Audiences want fewer romantic holiday movies and more holiday thrillers

18 December, 2023

Image: Violent Night

Last week we highlighted the seasonal spike in demand for holiday movies and which platforms are best positioned to capitalize on this seasonal demand. But it is also important to note that the types of holiday content audiences want have been changing over time. While the family-friendly fare that likely comes to mind when imagining holiday movies still accounts for the vast majority of audience attention for holiday content, other varieties of holiday movies have been catching on with audiences in recent years.

Family-friendly films still make up a majority of holiday movies, although this is on the decline as more holiday movies in non-traditional genres are released. In 2021 three quarters of holiday movies could be categorized as family friendly. This share was down to 68% this year. Despite the shrinking supply share of family-friendly Christmas movies, over 80% of demand for holiday movies was for a family-friendly film in each of the past 3 years.


The majority of classic Christmas movies fall into this category and the best known of these can be counted on to have reliably high demand year after year. Movies like How the Grinch Stole ChristmasHome Alone, and Elf are currently among the ten most in-demand Christmas movies this season. It is understandably difficult for new movies to break into the crowded canon of Christmas classics. 

Meanwhile, if you’ve felt like romantic holiday movies have flooded the market you aren’t wrong.  The share of holiday movies about romance has steadily crept up each of the past three years since 2021 when these movies represented a third of holiday films.  At the same time, these movies have made up a smaller share of demand for holiday movies each year despite their increasing supply.  While audiences might be feeling tired of holiday romance, don’t count on seeing a slowdown in Christmas romance anytime soon.  The cookie cutter nature of many of these movies means they can be made cheaply so the ROI on these movies can be attractive.  Look no farther than the Christmas content machine at the Hallmark Channel to see how it is done.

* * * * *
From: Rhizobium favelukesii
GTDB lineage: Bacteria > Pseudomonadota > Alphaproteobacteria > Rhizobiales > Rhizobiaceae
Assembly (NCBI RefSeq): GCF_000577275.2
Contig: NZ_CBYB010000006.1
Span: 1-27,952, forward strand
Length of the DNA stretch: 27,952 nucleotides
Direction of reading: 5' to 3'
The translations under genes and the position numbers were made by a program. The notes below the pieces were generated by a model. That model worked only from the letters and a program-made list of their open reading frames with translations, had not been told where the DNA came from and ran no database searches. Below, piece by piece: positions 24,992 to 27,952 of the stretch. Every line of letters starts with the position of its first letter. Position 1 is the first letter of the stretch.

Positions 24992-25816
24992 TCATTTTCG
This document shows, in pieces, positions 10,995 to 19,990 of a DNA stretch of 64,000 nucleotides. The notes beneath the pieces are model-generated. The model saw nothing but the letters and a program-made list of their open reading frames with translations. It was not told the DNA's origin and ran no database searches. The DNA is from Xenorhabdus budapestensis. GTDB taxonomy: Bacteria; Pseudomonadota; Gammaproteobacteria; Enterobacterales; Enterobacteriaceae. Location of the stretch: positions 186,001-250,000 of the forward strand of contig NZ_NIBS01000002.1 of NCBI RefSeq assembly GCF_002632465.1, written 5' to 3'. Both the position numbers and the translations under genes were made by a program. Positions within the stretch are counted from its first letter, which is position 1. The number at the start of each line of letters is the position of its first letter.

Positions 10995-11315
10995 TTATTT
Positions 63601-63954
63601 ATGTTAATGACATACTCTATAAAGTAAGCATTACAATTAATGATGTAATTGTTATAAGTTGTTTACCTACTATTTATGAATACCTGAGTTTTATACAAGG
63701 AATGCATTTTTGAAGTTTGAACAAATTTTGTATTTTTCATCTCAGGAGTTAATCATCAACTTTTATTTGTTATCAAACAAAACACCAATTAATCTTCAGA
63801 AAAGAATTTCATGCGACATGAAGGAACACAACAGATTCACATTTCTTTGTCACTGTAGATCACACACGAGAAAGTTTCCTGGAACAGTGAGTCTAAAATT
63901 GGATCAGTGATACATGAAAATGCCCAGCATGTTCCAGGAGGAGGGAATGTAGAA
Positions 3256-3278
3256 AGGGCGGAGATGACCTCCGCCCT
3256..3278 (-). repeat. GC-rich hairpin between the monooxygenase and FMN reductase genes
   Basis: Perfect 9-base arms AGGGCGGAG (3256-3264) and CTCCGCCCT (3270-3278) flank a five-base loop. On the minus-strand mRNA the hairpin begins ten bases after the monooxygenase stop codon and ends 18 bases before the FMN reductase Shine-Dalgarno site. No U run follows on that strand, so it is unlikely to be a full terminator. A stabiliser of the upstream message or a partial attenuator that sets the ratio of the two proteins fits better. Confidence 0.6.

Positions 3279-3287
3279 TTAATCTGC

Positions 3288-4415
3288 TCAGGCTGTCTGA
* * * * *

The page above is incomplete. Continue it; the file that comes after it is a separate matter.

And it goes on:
While the Hallmark Christmas industrial complex is alive and well churning out Christmas movies each year, there has always been demand for holiday content that breaks the mold. Consider the perennial debate over whether the action-packed Die Hard is a Christmas movie (don’t worry, we included it in this analysis) or the horror-tinged Christmas classic Gremlins.

In the past two years the share of supply and demand for thriller holiday movies has been in balance. But this year there has been a large jump in demand for thriller holiday content. This shows that there is further opportunity for more of these movies to meet audience demand. Recent Christmas movies that have embraced more action, violence, and gore include Silent NightViolent Night, and It’s a Wonderful Knife. It seems the opportunities for expanding this genre are limited only by the number of holiday puns writers can think of.


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